The spine-brush complex occupies the same site as the first dorsal fin on other ratfish and contains a basal plate extending inside a usually posterior-pointing dorsal spine composed of trabecular dentine. The spines resemble those of modern sharks and rays but curiously lack any enamel-like surface tissue. The trabecular dentine contains patches of fibers suggesting attachments to the epaxial musculature. The way these muscles would have been positioned implies that the spine could have been moved in anterio-posterior direction. The so-called "brush" is not fibrous as was originally believed, but consists of a number of parallel, membranous tubules made of globular calcified cartilage. The brush base and basal plate are covered in a thin, acellular bone layer. Zangerl asserts that these tubules are similar to erectile tissues in humans, and thus the complex may have been inflatable. The complex itself is covered in up to nine rows of large denticles pointing anteriorly. The dorsal side of the head has its own collection of denticles which point posteriorly. The presence of these large denticles has led to theories that the spine-brush complex in combination with the denticles on the head was used to scare away predators by simulating the mouth of a larger fish. The complex has been affirmed only in males, and only in those males that have reached sexual maturity. Whether the complex was present in females of the species is still unknown. Another theory for the spine-brush complex is that it was involved either in attracting a mate or in the mating process itself.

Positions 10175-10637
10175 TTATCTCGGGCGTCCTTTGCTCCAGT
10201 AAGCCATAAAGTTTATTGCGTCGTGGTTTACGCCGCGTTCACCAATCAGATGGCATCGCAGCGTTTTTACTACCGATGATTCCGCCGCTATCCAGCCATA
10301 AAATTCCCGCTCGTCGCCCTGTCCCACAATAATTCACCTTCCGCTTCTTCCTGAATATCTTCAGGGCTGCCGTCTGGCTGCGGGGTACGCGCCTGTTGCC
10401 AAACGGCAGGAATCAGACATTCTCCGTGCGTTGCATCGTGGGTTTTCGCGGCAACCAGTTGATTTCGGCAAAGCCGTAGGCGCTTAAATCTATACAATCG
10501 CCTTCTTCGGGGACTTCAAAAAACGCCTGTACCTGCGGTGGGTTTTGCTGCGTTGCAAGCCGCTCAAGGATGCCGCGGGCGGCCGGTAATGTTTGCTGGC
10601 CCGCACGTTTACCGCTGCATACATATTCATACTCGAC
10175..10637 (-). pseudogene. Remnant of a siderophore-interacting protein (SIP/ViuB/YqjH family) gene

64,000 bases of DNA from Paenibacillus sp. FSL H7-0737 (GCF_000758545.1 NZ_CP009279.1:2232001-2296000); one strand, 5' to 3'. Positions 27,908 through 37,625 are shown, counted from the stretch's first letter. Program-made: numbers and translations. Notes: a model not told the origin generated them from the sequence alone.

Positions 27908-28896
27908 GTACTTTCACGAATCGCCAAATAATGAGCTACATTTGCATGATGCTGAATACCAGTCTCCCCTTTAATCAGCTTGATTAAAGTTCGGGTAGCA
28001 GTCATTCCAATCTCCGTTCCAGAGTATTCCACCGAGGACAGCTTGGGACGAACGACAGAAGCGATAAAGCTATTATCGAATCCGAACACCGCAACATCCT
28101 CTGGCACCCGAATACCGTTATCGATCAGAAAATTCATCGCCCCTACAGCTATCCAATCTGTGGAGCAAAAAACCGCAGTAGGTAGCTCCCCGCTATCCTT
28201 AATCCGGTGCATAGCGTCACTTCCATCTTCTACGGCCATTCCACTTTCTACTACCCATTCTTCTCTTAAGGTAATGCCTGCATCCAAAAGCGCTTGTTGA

A small amusement park for the little ones is conveniently located near the Phrom phong metro station. Adults there will definitely be fun, and of course children. Welcome!!!
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